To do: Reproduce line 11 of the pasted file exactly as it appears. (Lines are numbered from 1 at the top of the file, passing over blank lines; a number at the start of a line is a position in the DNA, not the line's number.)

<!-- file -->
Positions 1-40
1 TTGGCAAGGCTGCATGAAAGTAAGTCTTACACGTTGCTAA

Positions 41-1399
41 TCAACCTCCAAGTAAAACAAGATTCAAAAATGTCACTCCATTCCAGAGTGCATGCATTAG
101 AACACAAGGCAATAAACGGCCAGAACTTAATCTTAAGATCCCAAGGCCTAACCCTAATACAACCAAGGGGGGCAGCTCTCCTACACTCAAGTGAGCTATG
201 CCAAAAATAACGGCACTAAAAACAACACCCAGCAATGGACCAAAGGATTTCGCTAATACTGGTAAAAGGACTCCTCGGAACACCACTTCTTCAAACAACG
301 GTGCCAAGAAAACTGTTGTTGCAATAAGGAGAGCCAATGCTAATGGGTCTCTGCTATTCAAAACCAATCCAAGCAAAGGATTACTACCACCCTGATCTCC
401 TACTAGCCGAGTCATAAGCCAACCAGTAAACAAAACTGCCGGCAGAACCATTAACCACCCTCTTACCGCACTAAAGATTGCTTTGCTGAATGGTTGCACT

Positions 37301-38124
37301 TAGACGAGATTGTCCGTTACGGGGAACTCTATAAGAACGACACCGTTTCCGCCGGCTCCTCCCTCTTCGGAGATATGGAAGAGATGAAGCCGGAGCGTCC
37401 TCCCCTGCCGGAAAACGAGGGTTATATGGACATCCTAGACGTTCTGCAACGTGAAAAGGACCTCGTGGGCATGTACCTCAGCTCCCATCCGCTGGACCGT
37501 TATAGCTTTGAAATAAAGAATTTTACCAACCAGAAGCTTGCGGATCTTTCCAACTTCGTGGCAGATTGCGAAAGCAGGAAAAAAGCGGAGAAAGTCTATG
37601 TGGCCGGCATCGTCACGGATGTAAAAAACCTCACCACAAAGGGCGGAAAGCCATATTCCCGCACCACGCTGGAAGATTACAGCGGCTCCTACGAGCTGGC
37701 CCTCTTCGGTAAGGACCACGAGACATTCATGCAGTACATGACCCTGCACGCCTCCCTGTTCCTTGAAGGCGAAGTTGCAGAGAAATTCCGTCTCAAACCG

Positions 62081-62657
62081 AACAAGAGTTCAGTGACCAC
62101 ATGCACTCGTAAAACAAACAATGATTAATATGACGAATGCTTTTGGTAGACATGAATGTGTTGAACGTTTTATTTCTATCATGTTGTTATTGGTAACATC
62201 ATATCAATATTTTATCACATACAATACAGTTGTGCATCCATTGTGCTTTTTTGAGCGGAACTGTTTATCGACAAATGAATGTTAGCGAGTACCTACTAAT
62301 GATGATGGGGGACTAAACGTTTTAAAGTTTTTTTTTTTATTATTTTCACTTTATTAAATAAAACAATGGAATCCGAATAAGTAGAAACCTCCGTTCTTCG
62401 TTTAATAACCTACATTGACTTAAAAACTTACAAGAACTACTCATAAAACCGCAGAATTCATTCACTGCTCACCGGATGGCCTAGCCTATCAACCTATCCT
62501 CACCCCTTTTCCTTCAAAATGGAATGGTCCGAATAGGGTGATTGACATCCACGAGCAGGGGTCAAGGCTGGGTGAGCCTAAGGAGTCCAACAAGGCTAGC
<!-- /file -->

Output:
37401 TCCCCTGCCGGAAAACGAGGGTTATATGGACATCCTAGACGTTCTGCAACGTGAAAAGGACCTCGTGGGCATGTACCTCAGCTCCCATCCGCTGGACCGT